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Tornado President Discusses the New Norm In The Cleaning Industry
Michael Schaffer, a senior executive with Tacony’s Commercial Floor Care division and president of Tornado Industries and CFR, has seen many industry trends come and go.
However, Schaffer believes what is occurring now is the emergence of a “new norm” impacting the entire industry.
“No one can argue that our industry is recession proof any longer,” he says. “Many manufacturers and distributors have come to accept that the ways they conducted business before has changed forever. The companies that are prospering [are those that] have embraced these changes and are adapting to them.”
Schaffer also believes building service contractors (BSCs) may actually benefit from the new norm.
For instance, more school districts are outsourcing cleaning operations. “This helps [school districts] keep a tighter control on budgets and shed ‘legacy’ costs such as pensions and benefits.”
BSCs will also have much more marketing power in the future, says Schaffer. “If distributors are not currently working with BSCs, they may be in trouble in a few years.”
Schaffer anticipates the following directions for the cleaning industry:
· Green cleaning will link hands with sustainability, especially concerning water; BSCs will need to adopt cleaning methods that use less water.
· The industry will become more professional. Facility managers will expect BSCs to be CIMS certified, providing them the assurance they meet “best practices” training and standards.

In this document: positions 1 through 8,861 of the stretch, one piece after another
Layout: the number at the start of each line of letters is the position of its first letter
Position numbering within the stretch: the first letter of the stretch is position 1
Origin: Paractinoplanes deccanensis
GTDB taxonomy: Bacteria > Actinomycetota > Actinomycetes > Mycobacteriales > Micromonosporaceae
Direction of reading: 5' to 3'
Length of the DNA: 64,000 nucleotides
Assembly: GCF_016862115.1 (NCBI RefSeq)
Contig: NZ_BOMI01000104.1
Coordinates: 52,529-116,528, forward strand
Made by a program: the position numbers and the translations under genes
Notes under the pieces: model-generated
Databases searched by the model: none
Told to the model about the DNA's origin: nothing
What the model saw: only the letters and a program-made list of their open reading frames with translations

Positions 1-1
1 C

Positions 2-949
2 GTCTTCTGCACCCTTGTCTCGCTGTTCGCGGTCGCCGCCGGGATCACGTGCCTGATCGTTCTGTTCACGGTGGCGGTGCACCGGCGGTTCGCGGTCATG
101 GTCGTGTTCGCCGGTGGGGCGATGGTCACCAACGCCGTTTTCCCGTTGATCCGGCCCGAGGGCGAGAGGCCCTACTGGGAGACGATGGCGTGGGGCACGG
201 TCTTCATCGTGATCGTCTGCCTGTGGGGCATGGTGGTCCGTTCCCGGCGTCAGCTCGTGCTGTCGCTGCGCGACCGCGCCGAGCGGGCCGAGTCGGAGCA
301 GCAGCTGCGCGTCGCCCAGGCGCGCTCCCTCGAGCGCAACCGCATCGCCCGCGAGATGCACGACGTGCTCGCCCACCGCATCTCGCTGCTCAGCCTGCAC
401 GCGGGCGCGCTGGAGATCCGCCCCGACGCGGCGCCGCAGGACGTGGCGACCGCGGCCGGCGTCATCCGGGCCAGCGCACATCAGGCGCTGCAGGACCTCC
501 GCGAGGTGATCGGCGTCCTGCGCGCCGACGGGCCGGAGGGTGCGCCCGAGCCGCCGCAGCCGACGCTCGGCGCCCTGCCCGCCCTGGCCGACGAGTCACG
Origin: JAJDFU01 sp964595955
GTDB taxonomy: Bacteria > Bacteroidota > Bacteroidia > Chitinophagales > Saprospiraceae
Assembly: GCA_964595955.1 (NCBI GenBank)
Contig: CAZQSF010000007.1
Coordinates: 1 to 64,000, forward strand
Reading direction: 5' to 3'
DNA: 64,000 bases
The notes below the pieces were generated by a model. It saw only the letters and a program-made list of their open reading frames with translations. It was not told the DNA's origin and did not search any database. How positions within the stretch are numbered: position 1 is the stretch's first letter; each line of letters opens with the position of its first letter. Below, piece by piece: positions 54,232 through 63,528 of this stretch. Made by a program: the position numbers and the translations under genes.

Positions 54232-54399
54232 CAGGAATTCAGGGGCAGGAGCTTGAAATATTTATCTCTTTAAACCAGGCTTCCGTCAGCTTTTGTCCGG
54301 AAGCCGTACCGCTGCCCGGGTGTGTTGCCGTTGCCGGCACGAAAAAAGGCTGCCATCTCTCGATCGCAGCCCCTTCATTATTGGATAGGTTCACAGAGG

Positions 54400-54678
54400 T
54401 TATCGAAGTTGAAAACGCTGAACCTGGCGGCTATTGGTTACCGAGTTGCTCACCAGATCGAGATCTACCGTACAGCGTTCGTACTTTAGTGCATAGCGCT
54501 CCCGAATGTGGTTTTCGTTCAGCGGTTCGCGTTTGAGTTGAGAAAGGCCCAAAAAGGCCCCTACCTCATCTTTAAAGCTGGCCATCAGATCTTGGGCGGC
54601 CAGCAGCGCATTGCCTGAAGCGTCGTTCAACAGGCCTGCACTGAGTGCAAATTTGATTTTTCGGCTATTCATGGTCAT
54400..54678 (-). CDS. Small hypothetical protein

· The “high shine” look facility managers once demanded for their floors is fading due to budget and environmental concerns. This is changing the market for traditional floor care tools, equipment, and chemicals.
· Carpet manufacturers and mills will start dictating what carpet cleaning methods can and cannot be used. As an example, most of the major mills now ban the use of any type of rotary machine, dramatically changing historic interim carpet cleaning methods.
· Distributors will face greater competition mainly as a result of information technology; the exclusive distribution channels distributors have today will vanish.
“I also believe because of the economic downturn, you’ll see a renewed appreciation for products built or assembled in America,” adds Schaffer.
“The president of a major manufacturing company recently said we are beginning to realize that if my neighbor does not have a job, sooner or later I may not have one either. This will usher in a ‘buy American’ philosophy in an effort to promote job growth here at home.”
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